Lessons from the Demoulas Market Basket Saga

This post is a section from a longer article written by the Business Transition Academy.

 

In New England, USA, a high-profile family business battle over the Demoulas Market Basket grocery store chain has been dominating the headlines. Founded by Greek immigrants in 1916, the company is one of the oldest family-run, private businesses in the US with $4.6 billion in revenue and 71 stores across Massachusetts, Maine, and New Hampshire. A feud for control of the company between the sons and grandsons of the founders has been publically played out since 1971 and recently culminated in the ousting of one grandson (Arthur T. Demoulas), the CEO, by another grandson (Arthur S. Demoulas), the chairman of the board, at the end of July 2014.

 

After a month of the stores essentially being shut down, resulting in millions of lost revenue, there was a resolution on August 27, 2014. The CEO, who was ousted by the board, has been reinstated. The owners of Market Basket have agreed to a deal that will sell the Arthur S. Demoulas stake, or 50.5% of the company, to Arthur T. Demoulas for $1.5 billion. The deal brings closure to a 40-day-long drama that brought a popular grocery store chain to its knees.

 

This very public family feud highlights many of the worst issues that can arise within a multi-generational family business. There are many things that should be considered if you wish to keep a family business running across the generations.  Some are obvious and practical - finanical and property planning, consulting transition planners and other experts.  Yet the bit often missed out until too late is....

 

....Family Peace.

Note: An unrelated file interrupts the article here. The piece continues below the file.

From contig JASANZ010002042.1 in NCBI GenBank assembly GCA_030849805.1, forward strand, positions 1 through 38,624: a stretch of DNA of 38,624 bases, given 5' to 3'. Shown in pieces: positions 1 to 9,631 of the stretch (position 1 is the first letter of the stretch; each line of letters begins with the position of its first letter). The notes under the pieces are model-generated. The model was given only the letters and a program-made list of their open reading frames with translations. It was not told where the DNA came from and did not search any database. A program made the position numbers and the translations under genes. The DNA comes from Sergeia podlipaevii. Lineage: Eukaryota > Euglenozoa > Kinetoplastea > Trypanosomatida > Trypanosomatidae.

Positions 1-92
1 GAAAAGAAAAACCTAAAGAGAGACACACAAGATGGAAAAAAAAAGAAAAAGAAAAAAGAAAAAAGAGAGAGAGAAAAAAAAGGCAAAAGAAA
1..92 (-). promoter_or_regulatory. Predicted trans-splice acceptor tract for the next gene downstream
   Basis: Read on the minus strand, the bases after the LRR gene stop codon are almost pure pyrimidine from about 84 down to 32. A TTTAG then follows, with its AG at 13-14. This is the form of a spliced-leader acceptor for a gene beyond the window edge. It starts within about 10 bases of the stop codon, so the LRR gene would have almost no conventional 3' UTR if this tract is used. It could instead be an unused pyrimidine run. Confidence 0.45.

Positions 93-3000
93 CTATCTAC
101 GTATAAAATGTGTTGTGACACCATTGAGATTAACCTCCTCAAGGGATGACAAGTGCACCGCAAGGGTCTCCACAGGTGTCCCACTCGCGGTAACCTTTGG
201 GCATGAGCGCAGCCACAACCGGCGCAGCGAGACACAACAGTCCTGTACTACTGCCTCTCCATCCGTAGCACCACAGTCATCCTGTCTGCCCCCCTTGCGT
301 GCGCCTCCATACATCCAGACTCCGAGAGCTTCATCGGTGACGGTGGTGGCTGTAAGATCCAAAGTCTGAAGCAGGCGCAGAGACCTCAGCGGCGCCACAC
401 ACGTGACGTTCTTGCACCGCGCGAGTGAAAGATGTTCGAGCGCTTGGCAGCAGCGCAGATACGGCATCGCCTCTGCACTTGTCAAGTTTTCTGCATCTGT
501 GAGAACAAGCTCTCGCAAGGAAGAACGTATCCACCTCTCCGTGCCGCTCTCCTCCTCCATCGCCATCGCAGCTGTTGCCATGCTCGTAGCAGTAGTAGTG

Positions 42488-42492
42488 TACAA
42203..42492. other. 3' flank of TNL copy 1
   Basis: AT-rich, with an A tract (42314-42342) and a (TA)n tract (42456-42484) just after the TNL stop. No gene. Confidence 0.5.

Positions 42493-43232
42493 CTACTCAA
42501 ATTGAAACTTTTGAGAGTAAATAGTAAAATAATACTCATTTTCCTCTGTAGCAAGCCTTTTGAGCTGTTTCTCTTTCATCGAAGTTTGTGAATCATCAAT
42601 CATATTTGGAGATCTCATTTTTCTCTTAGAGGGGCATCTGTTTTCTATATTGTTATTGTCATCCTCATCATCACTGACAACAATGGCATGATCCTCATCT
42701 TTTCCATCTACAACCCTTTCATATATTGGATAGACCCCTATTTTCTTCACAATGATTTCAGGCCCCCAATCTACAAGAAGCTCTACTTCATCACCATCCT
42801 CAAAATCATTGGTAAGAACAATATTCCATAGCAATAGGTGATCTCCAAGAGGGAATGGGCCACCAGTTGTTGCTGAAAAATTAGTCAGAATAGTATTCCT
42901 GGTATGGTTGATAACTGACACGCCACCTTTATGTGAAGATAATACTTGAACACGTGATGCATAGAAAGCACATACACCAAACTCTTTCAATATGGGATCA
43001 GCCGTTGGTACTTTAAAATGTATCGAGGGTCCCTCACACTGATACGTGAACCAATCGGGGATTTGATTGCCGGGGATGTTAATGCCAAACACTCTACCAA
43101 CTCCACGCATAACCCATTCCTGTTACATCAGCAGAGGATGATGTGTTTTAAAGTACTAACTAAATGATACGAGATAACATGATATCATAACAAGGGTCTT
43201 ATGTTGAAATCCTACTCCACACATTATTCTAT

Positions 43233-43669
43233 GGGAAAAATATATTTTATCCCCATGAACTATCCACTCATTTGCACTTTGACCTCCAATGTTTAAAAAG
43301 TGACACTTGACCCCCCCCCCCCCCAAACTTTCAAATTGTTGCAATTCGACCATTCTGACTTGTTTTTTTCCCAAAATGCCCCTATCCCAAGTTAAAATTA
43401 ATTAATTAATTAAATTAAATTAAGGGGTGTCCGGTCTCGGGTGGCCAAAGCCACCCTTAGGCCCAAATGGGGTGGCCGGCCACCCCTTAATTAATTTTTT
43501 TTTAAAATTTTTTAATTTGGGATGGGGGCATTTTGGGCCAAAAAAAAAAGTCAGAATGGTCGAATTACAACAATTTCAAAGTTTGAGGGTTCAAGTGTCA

Most owners consider keeping family harmony of utmost importance. You want to be able to enjoy the holidays together and function as a family, regardless of what is occurring with the business. Unexpected tension and discord can occur when a family member in the business becomes the new owner through sale or gift.

 

Here are just a few examples of things to consider.

  • Do you have other immediate family members who are not active in the business?
  • Do those family members derive any economic benefit from the business?
  • Have you made provisions in your estate planning for other heirs to be adequately compensated without splitting up the company?

 

Often owners assume the rest of the family is fine with the owner's chosen family member in the business taking over the ownership. More often than not, this has not been openly discussed. Many owners believe that their other children have their own lives and careers and have no interest in the business. The family may, however, still view this sale or transfer as an economic event and hold resentment towards the sibling(s) who take(s) over. The worst cases involve an owner leaving the business equally to several family members, not all of whom are actively involved in the business, in an attempt to be fair. There is no quicker way to destroy a business than have as co-owners children in the business and those not in the business.

 

In regard to the Demoulas family saga, it appears that the passing of the torch to the second generation (the two sons of the founders) went smoothly from 1954 until the sudden death of one of the brothers in 1971, which basically broke the family into two factions. This begs the question: If proper, ongoing planning had been done, would this current situation, which has played out in the local media, have happened at all?

 

This last sentence makes perfect sense to us, as we can help you with looking the human relationship side of the future - thinking things through, perhaps negotiating or re-positioning something or someone an advance, and handling those tricky interpersonal issues. You might find yourself giving us a call to check what we can do for you in your particular circumstances.

Suffering is our experience of the distance between what we are and who we wish to become
Robert Fripp